All-County: Bubbles is top girl
By Nick Bowton
Bubbles Phifer didn’t expect to be named Rowan County Player of the Year, so when she heard the news Wednesday morning that she indeed was voted as the top girls basketball player in the county, her first response was, “Huh? Player of the year?”
Maybe Phifer was shocked because she was selected from a team full of all-county players. Three of her Salisbury teammates made all-county.
Or maybe it’s because Phifer’s only a sophomore. Since the honor was first handed out in 1971, only three other sophomores had earned it ó Tracy Connor (South Rowan) in 1990, Hillary Hampton (West Rowan) in 2002 and Shayla Fields (Salisbury) in 2003.
Despite her state of shock, it’s hard to argue against Phifer as the choice this season. She averaged a county-leading 14.8 points per game, maintained a high level of play when her teammates struggled in the Western Regional and gave opponents fits with her quickness all season.
“This year I have more confidence than what I had last year,” said Phifer, who averaged 5.6 points as a freshman coming off the bench. “When I was coming in last year, I was kind of nervous because everybody was expecting me to do good. It just put a lot of pressure on me.
“But once the season was about to start this year, I was just like, ‘I’m ready. I didn’t put in all the effort I had last year, so I’m just gonna put it all in this year.’ ”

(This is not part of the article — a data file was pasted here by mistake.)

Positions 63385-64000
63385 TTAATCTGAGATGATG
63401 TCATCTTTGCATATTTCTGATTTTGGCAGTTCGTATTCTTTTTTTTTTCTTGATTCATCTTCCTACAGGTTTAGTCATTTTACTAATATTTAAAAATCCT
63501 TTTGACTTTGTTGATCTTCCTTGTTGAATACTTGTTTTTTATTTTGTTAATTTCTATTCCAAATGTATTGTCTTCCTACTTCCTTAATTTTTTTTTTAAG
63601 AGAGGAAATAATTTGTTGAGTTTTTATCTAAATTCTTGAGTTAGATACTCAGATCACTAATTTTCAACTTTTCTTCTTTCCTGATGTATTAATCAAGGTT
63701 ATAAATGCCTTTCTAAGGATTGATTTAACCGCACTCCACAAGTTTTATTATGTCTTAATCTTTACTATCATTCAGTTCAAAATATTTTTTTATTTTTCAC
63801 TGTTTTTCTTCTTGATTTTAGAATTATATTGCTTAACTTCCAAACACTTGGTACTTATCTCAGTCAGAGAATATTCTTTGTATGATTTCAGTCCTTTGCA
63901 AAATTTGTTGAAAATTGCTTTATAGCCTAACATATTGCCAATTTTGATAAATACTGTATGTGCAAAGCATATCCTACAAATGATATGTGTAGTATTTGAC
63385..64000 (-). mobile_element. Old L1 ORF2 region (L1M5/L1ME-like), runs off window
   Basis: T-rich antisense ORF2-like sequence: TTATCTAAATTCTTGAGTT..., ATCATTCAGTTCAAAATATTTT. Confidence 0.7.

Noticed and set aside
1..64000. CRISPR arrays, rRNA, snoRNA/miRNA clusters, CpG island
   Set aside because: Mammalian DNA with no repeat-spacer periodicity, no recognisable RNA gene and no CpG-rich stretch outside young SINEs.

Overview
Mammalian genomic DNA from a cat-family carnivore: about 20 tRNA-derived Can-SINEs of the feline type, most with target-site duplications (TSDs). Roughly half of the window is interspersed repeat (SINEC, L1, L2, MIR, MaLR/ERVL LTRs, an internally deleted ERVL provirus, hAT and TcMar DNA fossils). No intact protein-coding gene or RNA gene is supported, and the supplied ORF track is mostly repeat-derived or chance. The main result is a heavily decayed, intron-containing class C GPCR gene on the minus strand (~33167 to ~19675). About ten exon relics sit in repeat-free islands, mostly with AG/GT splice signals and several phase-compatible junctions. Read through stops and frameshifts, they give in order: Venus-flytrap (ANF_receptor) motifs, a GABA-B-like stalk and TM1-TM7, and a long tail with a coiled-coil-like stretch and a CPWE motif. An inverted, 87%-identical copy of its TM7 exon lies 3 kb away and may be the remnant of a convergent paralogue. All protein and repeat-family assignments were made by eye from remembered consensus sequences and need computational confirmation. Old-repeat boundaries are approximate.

Her coach sure appreciated the effort.
First-year Salisbury coach Dee Miller had the most talent in the county, but she said Phifer emerged as one of the team’s leaders.
“She loves the game,” Miller said. “Some people play just to be on a team. Some kids come in and just play because it’s something for them to do. This kid loves the game.
“And she plays it like she loves it. It’s all-out on every possession.”
As talented as Phifer is, Miller said one of her biggest assets is her coachability.
Phifer isn’t the type of player to do things her way because she knows she’s good. Miller said Wednesday that Phifer will admit she has room for improvement, and Phifer then offered a statement like this:
“People were telling me my defense wasn’t that great and my shooting wasn’t great coming in. Somebody was like, ‘You need to switch your shot up.’ So that’s what I did: I switched it up. They should have more experience than I have in basketball.
“I listen to people that I know can make me better.”
Phifer did get better from her freshman to sophomore seasons, and when Salisbury faced adversity this past season, she got better again.
All-county teammate Kwameshia Hicks led the Hornets in scoring when she suffered a season-ending knee injury late in the regular season against Ledford. Shipp and Phifer had to handle most of the scoring load thereafter.
Phifer scored a career-high 27 points in a sectional semifinal victory against Ashe County. Then, with Shipp and the rest of the Hornets struggling in the Western Regional, Phifer averaged 16.0 points in Salisbury’s final two games.
Now she’s got two more seasons to improve even more.
“It’s gonna be a little scary going against her for two more years,” North Rowan coach Mike White said. “I might have to retire. I’ve seen sometimes she just goes around, rips the ball from the other player with ease, she’s gone, and you’re not gonna catch her. She’s a double threat.
“Defense, she can relocate quicker to a shooter than anybody else can. And she’s gonna always stay up in you to make you so nervous, you end up turning it over either by giving it to her or throwing it away. She’s tough.”
Contact Nick Bowton at 704-797-4256 or firstname.lastname@example.org.